Not only does Bea have some knees, she has a green thumb. It’s Mother’s Day, so this post is an ode to Mom and her plant babies and has nothing to do with coffee.
For Mother’s Day, I visited for a few days, and I made her a coffee pot terrarium. It’s a small thing, with plants she probably doesn’t really care for all that much. But moms graciously receive the awkward gifts we kids create for them — from when our preschool teachers guide us, to the time we’re middle-aged adults, and however much longer life allows.
Mom has proudly stated numerous times that she knows every plant in her garden. She thinks she must be one of the few almost-80 year olds that still plants trees from seeds. The implication is that she might not live to see the tree grow to maturity or bear fruit. But she loves the growth process and isn’t just pursuing the end-result (the fruit).
One reason Mom isn’t tending the Kona coffee farm herself is that she can’t bear to leave her plant babies, all the living things she has cared for over decades in her Southern California yard. The lot, with a house on it, is only a little over 5000 square feet.
She doesn’t have an English country garden full of flowers for cutting or a Victory garden with all the vegetables she eats. She does love flowers and has many, and herbs, but her plant babies aren’t the most common varieties. She has been a member of the California Rare Fruit Growers for decades. The edibles in her yard, in alphabetic order, are: acerola, apples (4 kinds on 3 trees), avocado, cherimoya (4 trees), citrus (navel orange, 2 kumquat, bergamot, meyer lemon, sweet lemon, 3 tangerine, oro blanco), coffee (2 trees and 2 young trees), dragon fruit, fig, ginger, goji berry, grape, guama, guavas (7 varieties), huangpi (2), jaboticaba, longan (never fruited), macadamia nut, mango (2 seedlings), mulberry (no fruit yet), persimmon, pineapple, pomegranate (no fruit yet), rose apple (no fruit yet), sweet potato (Okinawan purple), strawberry (how ordinary, in this list …), tamarillo, and tomato. If you’re familiar with everything listed, I’m impressed!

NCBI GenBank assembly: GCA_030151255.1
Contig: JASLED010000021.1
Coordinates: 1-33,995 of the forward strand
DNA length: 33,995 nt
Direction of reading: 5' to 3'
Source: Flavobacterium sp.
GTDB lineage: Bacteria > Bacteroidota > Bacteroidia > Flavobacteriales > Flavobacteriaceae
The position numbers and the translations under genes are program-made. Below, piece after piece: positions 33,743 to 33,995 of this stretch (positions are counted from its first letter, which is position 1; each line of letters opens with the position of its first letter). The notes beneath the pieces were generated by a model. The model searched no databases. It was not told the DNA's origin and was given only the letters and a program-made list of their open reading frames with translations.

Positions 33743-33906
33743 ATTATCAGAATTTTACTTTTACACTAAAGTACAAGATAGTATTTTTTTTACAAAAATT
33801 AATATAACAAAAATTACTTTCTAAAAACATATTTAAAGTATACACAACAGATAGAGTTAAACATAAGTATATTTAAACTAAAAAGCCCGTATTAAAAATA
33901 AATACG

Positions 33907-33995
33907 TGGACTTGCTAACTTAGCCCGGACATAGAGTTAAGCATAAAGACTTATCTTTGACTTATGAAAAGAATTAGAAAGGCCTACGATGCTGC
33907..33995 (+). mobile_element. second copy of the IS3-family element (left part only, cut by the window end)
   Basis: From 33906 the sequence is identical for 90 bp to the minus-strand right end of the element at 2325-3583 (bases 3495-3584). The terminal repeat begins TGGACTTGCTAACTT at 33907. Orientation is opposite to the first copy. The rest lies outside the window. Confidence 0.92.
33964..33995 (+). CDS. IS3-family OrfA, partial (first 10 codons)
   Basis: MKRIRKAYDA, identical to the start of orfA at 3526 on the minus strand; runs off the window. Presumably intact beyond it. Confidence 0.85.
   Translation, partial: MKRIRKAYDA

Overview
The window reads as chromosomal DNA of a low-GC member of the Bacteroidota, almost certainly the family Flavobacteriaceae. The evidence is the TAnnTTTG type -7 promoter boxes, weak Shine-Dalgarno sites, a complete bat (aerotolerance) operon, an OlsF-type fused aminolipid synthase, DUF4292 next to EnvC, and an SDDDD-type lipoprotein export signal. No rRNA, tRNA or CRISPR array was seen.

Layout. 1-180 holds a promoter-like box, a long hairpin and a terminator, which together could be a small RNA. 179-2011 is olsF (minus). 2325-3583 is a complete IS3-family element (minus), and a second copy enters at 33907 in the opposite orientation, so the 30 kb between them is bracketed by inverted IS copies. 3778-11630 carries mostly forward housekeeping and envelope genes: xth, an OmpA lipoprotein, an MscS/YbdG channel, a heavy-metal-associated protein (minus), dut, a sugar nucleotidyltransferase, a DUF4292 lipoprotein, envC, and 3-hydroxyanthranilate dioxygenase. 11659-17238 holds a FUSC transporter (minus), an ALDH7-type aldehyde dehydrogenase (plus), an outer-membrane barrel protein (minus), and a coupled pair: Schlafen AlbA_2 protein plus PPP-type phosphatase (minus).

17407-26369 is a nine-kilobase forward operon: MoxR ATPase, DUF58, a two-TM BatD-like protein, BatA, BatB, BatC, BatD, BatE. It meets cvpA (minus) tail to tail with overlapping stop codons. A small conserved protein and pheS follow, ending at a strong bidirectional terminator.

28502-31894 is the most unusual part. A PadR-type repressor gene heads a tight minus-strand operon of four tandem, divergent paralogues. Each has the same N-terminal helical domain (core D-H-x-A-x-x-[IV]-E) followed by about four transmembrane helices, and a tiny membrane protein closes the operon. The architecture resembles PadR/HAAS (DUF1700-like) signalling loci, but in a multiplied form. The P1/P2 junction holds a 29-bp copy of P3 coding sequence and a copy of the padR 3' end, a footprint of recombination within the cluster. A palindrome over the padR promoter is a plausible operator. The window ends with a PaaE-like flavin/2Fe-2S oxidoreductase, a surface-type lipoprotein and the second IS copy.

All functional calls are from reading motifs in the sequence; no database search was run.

Here are two photos from just days ago:
Even though Mom likes the exotics, she doesn’t scorn ordinary plants. And she feels compelled to keep them alive. My brother once brought back a dumb cane (dieffenbachia) house plant for emergency resuscitation. Nine weeks later, he received it back in a healthy state. It’s especially amusing to me since tropical plants are coddled in California, and can grow rampantly in Hawaii. We’ve ripped out dumb cane and have filled a van to bring it to the green waste station in Kailua. We usually rip it out and pile it in order to compost, but you have to be very careful that none of the canes touch dirt — the cane can root and grow vertically or horizontally.
This post gives you an idea of who Bea is. I’ll close with a few more photos of some of the plant babies around Mother’s Day.